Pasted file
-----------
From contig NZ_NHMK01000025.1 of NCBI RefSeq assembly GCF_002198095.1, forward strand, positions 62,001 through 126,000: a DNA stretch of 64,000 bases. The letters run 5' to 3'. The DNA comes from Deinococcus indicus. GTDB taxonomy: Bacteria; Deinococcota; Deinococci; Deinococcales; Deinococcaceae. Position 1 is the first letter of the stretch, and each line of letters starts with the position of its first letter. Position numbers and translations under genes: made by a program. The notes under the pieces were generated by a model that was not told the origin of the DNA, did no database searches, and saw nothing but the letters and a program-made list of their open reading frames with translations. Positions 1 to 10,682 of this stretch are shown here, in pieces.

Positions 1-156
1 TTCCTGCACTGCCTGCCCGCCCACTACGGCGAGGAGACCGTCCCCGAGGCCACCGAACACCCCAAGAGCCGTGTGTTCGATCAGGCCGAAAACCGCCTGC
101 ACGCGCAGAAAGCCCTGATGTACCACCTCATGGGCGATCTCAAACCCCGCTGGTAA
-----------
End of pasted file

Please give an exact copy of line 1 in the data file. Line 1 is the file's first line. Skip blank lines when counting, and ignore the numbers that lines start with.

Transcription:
From contig NZ_NHMK01000025.1 of NCBI RefSeq assembly GCF_002198095.1, forward strand, positions 62,001 through 126,000: a DNA stretch of 64,000 bases. The letters run 5' to 3'. The DNA comes from Deinococcus indicus. GTDB taxonomy: Bacteria; Deinococcota; Deinococci; Deinococcales; Deinococcaceae. Position 1 is the first letter of the stretch, and each line of letters starts with the position of its first letter. Position numbers and translations under genes: made by a program. The notes under the pieces were generated by a model that was not told the origin of the DNA, did no database searches, and saw nothing but the letters and a program-made list of their open reading frames with translations. Positions 1 to 10,682 of this stretch are shown here, in pieces.